We have been blessed with the presence of Little Man for about a month and a half, now. Keeping in mind that this is my first experience with the whole “foster mom” thing, I wanted to share some of the things that have been memorable, or interesting, so far.

Right off the bat, just know that I am totally and completely in love with this kid. If they would let me keep him, I would. But he is not mine. He has a mom. He is going to leave our family at some point and return to his real home. While it is a bizarre thing, to love someone as if he was mine while knowing he is not, it is the only way I can do this job. I have had lots of people say to me something along the lines of I could never take someone in as part of my family and then let him go. It would be too hard. Yes, it will be very hard. But who ever said doing the thing that you feel God wants you to do would be easy?

Fostering has not been without it’s challenges, though. It has been an adjustment for all of us. Carter, especially, has needed lots of reassurance that he has not been replaced by a cute baby. Carter, being Carter, has shown his feelings in lots of ways, but mainly by wanting more of my attention. More hugs, more snuggles, more assurances that he is loved. He has also figured out that if he is hugging me, Little Man will cry to be hugged. Yeah, the sibling rivalry thing exists between foster brothers, too. But so does brotherly love, and these two youngest boys spend hours each day playing together. In most ways, Carter loves being a Big Brother. He pulls Little Man around in his wagon, pushes him on the swing … it is great.

Once a week I take Little Man to visit his mom. The first few time were horrible. The procedure was to wait with Little Man in the back parking lot. Eventually, a social worker would come down and take him, screaming, from me. Then, four hours later, the back door would open and a social worker would hand him, screaming, back to me. I hated it and asked from the beginning if I could meet LM’s mom and hopefully have an easier exchange.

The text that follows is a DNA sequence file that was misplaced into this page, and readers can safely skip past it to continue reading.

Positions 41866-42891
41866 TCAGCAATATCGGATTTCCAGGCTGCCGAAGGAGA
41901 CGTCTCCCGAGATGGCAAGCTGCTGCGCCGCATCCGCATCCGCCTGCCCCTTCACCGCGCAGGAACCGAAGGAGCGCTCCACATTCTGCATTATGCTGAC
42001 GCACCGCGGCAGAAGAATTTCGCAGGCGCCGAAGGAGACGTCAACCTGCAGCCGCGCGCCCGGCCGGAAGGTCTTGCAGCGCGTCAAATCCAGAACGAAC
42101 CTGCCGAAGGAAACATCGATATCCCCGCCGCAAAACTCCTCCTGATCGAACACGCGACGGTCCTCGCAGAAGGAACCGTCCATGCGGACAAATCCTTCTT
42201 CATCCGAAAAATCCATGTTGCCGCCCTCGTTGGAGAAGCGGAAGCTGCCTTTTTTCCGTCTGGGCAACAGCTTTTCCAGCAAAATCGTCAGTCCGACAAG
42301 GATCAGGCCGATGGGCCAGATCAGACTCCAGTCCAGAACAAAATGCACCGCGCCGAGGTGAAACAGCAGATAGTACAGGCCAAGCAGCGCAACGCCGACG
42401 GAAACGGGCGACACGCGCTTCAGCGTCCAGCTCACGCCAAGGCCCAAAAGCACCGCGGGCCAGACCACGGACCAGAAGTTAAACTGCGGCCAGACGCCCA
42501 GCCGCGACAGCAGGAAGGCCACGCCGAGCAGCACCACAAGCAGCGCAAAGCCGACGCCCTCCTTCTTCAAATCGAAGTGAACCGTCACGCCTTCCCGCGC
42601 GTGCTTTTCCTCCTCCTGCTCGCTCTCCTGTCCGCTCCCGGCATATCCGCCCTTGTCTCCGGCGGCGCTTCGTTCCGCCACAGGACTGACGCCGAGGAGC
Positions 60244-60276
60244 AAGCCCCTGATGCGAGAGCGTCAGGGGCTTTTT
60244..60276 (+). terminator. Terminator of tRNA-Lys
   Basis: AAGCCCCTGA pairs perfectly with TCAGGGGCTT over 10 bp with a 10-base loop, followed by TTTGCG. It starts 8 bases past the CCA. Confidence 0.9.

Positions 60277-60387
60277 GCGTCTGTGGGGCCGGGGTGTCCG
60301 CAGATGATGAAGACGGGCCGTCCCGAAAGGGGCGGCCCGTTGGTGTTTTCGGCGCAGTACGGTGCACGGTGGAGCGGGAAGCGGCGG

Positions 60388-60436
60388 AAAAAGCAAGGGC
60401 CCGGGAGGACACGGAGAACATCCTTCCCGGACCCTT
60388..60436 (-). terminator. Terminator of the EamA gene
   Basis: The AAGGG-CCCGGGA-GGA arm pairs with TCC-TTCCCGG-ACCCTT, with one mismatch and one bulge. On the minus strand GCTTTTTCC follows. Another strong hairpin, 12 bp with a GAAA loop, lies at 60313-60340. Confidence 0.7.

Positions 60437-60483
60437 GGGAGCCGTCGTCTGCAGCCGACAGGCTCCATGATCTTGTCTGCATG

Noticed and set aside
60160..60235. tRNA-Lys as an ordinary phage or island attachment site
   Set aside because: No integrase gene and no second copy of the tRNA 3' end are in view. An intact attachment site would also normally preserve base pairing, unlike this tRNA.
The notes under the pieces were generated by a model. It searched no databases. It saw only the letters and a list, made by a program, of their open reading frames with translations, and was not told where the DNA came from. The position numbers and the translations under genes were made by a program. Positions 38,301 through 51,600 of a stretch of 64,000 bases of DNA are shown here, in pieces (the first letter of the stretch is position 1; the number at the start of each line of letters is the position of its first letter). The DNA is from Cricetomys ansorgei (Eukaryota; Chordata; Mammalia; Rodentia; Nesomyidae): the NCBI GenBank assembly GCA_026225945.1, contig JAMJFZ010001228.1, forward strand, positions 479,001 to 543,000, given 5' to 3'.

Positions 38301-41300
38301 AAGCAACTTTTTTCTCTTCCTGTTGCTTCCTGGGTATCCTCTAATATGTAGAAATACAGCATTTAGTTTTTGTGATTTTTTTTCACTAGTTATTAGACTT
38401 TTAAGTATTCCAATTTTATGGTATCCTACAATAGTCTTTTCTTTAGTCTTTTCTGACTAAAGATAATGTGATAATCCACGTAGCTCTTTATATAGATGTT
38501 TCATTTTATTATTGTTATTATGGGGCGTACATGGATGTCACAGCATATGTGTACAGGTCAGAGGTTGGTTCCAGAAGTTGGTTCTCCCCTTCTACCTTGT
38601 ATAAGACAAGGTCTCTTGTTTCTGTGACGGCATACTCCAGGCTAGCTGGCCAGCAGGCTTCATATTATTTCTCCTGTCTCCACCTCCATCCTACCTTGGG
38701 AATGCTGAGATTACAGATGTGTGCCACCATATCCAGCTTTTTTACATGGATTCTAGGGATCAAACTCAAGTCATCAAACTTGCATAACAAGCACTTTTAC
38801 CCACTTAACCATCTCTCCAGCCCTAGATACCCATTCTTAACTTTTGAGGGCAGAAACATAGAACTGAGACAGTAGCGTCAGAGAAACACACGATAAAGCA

I have met her. Now, I just bring Little Man into the office waiting room. There is no trauma. Mom and I have a little visit. Each time I drop Little Man off, she seems more comfortable and shares a bit more about herself. Once, I drove her and Little Man to her house, and she invited me in for a minute to see Little Man’s room. Once, we saw them at the Mall, so Carter and I had lunch with them at the Food Court. Before long, I will probably just drop Little Man off at Mom’s house for visits.

I have to work at not being judgemental. And, truthfully, I like her. Above all, I pray she will be a good mommy for our Little Man. Because the day will come, sooner rather than later, when the first thing I do in the morning will NOT be to cut up an apple for a baby’s breakfast, when I will be able to type on the computer and NOT have a squirmy boy in my lap, when I will NOT need to change a diaper, and when I will NOT feel the arms of a Little Man around my neck.


I’ll reflect more later.